One of Monica’s nansa baskets

Earlier this month I spent nearly three weeks in Germany, attending a couple of workshops and visiting some basketry museums and the Lichtenfels basketry fair. These will be the subjects of my next few posts.

The first workshop I did was with Monica Guilera, a Catalan basketmaker who makes, among other things, beautiful openwork willow baskets (see image above). She uses the nansa technique, which she has adapted from the technique that Mediterranean fishermen used to make their fishtraps and baskets. It involves knotting rather than weaving, but is more difficult than it looks! 🙂

You start with a hoop, to which you attach pairs of stakes in a grid structure.

As with all bases in basketry, it’s really important to set these up correctly in terms of spacing and alignment – otherwise it causes problems when you do the sides, as I discovered!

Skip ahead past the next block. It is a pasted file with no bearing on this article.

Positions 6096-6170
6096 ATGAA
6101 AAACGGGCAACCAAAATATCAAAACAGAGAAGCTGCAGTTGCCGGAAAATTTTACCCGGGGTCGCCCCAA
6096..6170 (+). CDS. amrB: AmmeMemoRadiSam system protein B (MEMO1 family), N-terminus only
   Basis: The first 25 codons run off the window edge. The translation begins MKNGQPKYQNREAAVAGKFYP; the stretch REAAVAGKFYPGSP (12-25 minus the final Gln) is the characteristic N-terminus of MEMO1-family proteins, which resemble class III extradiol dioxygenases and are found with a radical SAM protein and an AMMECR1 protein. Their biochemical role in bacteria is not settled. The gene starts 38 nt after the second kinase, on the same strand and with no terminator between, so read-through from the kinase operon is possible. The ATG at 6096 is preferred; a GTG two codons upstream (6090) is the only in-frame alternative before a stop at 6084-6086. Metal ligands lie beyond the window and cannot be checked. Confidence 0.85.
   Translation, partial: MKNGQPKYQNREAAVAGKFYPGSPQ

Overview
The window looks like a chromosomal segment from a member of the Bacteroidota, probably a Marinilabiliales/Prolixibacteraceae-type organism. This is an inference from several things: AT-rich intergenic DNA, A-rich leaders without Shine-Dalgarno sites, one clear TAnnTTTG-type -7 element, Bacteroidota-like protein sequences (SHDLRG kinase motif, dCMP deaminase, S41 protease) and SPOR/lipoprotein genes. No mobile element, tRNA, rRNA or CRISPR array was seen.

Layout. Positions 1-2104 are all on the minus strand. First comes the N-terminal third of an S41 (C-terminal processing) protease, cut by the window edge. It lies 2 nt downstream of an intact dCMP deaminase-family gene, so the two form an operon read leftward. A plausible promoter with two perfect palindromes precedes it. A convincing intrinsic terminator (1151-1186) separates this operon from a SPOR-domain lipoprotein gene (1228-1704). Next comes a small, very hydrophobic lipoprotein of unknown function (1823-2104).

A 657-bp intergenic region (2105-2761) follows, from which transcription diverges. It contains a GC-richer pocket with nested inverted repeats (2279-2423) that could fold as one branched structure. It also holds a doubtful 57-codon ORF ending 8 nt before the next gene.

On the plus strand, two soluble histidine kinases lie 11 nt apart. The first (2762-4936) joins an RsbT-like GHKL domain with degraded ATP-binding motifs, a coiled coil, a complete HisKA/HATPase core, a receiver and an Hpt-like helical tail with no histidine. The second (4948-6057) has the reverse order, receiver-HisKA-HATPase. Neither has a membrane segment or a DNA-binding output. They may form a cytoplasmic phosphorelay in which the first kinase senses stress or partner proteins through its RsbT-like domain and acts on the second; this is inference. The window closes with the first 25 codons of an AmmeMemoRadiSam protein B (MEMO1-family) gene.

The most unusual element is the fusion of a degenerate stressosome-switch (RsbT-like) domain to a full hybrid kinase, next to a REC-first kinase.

Once the base is complete, you then start knotting in rounds to form triangles.

You can choose to keep it flat, or to pull the stakes more vertical to create a bowl shape. I found it tricky to maintain a bowl shape at the same time as focusing on the knotting, so I went for a halfway house – more like a shallow dish.

The border, for once, was relatively simple. Half of the stakes are bent down to form a bundled border, the ends of the remaining stakes are cut off, and another bundle of stakes is woven on top to hide the ends.

You can see in my basket above that I should have added another set of horizontal stakes at the top of the base. This would probably have avoided having some overly large triangles in that area. My spacing between the rounds went a bit wonky in that region too.

Overall it’s a very satisfying technique, and everyone left the workshop happy with their baskets.

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